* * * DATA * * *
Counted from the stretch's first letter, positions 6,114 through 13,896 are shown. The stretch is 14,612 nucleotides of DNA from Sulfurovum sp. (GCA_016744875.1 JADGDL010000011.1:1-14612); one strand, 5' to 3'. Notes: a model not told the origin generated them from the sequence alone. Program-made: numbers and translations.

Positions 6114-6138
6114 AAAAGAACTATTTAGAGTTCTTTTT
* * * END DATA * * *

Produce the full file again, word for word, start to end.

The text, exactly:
Counted from the stretch's first letter, positions 6,114 through 13,896 are shown. The stretch is 14,612 nucleotides of DNA from Sulfurovum sp. (GCA_016744875.1 JADGDL010000011.1:1-14612); one strand, 5' to 3'. Notes: a model not told the origin generated them from the sequence alone. Program-made: numbers and translations.

Positions 6114-6138
6114 AAAAGAACTATTTAGAGTTCTTTTT